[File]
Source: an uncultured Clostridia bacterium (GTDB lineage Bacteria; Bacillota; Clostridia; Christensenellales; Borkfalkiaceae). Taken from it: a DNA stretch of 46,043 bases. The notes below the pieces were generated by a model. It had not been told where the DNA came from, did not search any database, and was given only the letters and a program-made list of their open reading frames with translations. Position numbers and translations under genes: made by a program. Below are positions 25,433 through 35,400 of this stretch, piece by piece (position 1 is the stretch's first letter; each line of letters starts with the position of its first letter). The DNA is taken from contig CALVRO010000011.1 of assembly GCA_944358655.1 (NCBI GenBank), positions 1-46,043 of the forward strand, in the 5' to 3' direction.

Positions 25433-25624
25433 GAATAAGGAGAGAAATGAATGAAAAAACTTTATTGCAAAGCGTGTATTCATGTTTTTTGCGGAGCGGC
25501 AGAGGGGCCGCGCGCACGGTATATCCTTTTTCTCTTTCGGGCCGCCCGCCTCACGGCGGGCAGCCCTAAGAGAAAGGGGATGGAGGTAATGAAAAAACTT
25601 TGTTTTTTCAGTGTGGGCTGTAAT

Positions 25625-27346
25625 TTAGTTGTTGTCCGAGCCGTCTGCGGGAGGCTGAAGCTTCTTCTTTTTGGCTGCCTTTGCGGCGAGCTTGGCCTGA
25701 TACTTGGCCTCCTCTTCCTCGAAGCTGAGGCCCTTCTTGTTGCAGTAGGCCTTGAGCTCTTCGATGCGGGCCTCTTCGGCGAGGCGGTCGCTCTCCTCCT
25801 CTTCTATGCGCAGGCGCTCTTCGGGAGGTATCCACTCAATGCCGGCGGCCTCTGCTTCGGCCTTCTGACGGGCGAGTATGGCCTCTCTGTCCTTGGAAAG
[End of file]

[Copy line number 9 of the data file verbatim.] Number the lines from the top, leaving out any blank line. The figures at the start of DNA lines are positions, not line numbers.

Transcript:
25801 CTTCTATGCGCAGGCGCTCTTCGGGAGGTATCCACTCAATGCCGGCGGCCTCTGCTTCGGCCTTCTGACGGGCGAGTATGGCCTCTCTGTCCTTGGAAAG